To See Anew
Humans have been using technology to improve their vision for many decades. Eyeglasses, contact lenses, and, more recently, laser-based surgeries are commonly employed to remedy vision problems, both minor and major. But options are far fewer for those who have not seen since birth or who have reached stages of blindness in later life.
For millions of people who suffer from eye damage leading to vision loss, the promise of assistive and corrective technology to restore vision has been on the horizon for years, the true game changer soon to come. But, like many promising technologies, real breakthroughs to restore vision have faltered and stalled, even as technology to enable other senses (such as cochlear implants for hearing) have raced ahead. So why is it so hard to restore blindness?
Vision is arguably a more complex sense than hearing and presents unique challenges. For one, the eye has several layers, most notably the lens, cornea, and retina (back of the eye), each of which can incur damage that will cause vision loss. For example, retinitis pigmentosa, a genetic disease that causes a deterioration of the light-sensitive tissue at the back of the eye, leads to blindness and vision impairment as early as childhood. And age-related macular degeneration, the leading cause of blindness and vision impairment in people over 50 according to the National Eye Institute, is a result of the slow deterioration of a sensitive part of the retina called the macula, which is responsible for central vision.
While retinitis pigmentosa, macular degeneration, glaucoma, and a host of other vision-impairing eye diseases have no cure, technology finally appears on the brink of addressing the substantial impairment caused by these conditions through devices that tap directly into the eye or even the visual processing center of the brain. And advances even further off, such as light-based manipulation of cells (optogenetics) and stem cell therapies, hold promise as well.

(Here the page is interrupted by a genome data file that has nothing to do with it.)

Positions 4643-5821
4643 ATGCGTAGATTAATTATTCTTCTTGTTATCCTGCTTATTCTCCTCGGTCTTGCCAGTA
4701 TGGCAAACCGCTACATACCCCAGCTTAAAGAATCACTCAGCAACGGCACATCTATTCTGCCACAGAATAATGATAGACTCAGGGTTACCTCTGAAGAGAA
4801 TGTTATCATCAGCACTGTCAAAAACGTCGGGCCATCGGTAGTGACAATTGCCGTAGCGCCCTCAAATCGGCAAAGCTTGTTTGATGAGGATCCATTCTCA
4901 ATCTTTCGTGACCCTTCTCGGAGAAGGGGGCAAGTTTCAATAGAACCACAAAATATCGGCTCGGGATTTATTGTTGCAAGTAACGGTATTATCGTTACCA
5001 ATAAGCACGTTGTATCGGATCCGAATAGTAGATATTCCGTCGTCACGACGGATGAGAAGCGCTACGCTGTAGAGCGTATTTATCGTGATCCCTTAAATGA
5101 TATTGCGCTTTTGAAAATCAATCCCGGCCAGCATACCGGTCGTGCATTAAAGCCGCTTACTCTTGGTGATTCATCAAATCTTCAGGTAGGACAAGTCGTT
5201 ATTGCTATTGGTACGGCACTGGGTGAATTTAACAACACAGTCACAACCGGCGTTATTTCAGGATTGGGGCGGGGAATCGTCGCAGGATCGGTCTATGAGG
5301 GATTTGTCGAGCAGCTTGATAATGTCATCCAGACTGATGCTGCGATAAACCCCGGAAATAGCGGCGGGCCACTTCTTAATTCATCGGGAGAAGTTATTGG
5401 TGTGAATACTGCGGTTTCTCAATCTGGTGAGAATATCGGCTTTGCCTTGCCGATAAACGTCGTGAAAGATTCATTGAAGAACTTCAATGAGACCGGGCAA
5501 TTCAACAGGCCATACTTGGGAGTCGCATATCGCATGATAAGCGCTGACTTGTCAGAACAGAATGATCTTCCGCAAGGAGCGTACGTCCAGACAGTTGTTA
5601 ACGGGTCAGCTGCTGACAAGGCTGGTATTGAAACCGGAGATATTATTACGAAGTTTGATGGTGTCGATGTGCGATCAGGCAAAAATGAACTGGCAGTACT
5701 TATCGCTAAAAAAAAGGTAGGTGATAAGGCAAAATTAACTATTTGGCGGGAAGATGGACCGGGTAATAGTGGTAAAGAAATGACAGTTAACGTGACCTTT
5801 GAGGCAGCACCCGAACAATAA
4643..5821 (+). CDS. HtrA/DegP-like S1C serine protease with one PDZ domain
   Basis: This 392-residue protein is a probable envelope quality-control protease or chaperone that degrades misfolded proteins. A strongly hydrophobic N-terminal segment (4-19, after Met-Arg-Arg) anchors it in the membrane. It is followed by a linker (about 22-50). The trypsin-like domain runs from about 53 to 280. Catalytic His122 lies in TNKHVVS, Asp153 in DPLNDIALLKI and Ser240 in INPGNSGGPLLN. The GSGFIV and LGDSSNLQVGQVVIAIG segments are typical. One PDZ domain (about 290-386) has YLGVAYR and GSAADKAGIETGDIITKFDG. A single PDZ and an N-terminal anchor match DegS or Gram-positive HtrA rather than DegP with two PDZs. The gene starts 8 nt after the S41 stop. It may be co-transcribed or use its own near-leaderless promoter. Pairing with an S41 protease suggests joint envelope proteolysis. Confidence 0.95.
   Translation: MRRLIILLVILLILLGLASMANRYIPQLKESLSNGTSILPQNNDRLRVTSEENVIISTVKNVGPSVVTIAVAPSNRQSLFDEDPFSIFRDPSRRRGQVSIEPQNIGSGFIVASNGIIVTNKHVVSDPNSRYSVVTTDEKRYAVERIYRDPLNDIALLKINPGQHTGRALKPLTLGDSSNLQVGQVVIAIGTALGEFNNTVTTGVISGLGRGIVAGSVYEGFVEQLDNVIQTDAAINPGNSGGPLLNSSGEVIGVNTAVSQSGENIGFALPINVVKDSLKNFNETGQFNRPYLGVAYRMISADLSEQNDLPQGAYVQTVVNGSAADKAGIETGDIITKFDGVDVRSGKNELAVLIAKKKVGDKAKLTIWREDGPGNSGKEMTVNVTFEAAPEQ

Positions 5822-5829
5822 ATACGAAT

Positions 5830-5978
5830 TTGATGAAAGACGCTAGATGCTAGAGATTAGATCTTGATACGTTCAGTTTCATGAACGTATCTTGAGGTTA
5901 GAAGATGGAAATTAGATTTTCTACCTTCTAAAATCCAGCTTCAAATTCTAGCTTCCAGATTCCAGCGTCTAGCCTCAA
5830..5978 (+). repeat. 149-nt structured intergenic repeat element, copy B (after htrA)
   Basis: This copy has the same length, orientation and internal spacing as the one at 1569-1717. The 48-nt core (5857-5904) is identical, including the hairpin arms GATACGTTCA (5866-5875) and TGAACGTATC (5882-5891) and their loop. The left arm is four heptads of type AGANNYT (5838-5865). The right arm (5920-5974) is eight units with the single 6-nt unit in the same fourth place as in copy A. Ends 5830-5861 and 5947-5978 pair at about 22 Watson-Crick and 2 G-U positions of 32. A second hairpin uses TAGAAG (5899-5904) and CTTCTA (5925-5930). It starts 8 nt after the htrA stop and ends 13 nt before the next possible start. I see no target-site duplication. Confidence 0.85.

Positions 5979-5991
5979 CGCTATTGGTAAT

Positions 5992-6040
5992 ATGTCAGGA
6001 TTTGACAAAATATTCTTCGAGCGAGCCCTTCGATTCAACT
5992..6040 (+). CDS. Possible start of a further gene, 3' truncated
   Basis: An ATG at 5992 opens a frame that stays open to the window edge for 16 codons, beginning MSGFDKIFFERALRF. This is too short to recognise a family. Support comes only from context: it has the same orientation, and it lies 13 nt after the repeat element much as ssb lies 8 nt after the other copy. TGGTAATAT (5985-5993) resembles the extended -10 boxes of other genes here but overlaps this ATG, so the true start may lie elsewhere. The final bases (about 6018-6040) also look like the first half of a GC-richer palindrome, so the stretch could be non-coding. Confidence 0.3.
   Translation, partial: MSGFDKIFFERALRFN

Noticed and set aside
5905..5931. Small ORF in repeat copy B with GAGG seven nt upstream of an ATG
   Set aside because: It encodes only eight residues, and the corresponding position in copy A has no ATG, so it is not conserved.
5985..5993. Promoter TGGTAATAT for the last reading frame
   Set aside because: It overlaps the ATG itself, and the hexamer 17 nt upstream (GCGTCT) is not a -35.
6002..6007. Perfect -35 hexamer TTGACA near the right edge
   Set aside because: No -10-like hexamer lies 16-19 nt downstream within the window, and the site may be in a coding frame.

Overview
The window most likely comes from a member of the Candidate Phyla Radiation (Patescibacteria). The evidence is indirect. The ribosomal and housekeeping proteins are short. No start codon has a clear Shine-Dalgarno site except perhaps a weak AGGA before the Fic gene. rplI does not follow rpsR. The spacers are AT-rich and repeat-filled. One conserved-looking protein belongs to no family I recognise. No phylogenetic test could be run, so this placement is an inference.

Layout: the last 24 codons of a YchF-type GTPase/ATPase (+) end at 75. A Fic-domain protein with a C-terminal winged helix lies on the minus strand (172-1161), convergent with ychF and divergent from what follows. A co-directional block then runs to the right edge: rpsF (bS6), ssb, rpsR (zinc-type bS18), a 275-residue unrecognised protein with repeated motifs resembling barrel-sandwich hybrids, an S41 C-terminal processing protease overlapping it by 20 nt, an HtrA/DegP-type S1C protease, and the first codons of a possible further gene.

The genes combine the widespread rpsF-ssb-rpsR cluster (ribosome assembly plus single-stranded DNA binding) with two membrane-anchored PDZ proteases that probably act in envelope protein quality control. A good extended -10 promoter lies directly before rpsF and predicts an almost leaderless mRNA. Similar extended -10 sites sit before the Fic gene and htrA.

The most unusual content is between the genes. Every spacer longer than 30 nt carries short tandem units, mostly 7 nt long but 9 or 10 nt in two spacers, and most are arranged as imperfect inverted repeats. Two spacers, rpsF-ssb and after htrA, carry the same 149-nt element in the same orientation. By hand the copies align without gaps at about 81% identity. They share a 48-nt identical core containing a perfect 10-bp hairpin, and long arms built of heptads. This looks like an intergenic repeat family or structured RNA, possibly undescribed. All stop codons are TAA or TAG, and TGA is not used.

PLugging In: Bionic Eyes
A burgeoning area of research involves restoring vision using technology in place of the diseased or dysfunctional part of the eye. In healthy eyes, rods and cones in a retina transfer light signals to electrical signals that pass through the optic nerve to the brain. Bionic eyes aim to function as the damaged part of the eye: for example, by using implanted computer chips to transform light signals into electrical signals the brain can still read or, potentially even more effective, bypassing the eye entirely and sending visually coded signals directly to the brain.
While some devices are nonsurgical, sitting on the face like a pair of glasses to present a user with amplified vision (such as those developed by Canada-based eSight 3), most are implanted into the eye, where the retina has some functionality left. A prosthetic device typically captures the images in front of a user with a camera system (either externally through eyeglasses or embedded into the implant). A computer chip then converts those images into electrical pulses that are transmitted to an electrode array implanted into the retina. The pulses stimulate what cells remain in the retina and produce a pattern of light that the brain can receive—and that the user must interpret— to regain a rudimentary sense of vision (for example, seeing general shapes move).
Several devices that have achieved functional bionic eyes are in clinical trials. France-based Pixium Vision, together with Stanford University Prof. Daniel Palanker, has created Vision Restoration Systems, a visual prosthetic; one version of this implantable medical device is being tested in clinical trials in Europe , . A little further along is the Alpha IMS retinal prosthesis developed by Germany’s Retina Implant AG, which uses about 1,500 electrodes to interface with the brain and a built-in sensor. It recently received European approval for large-scale marketing.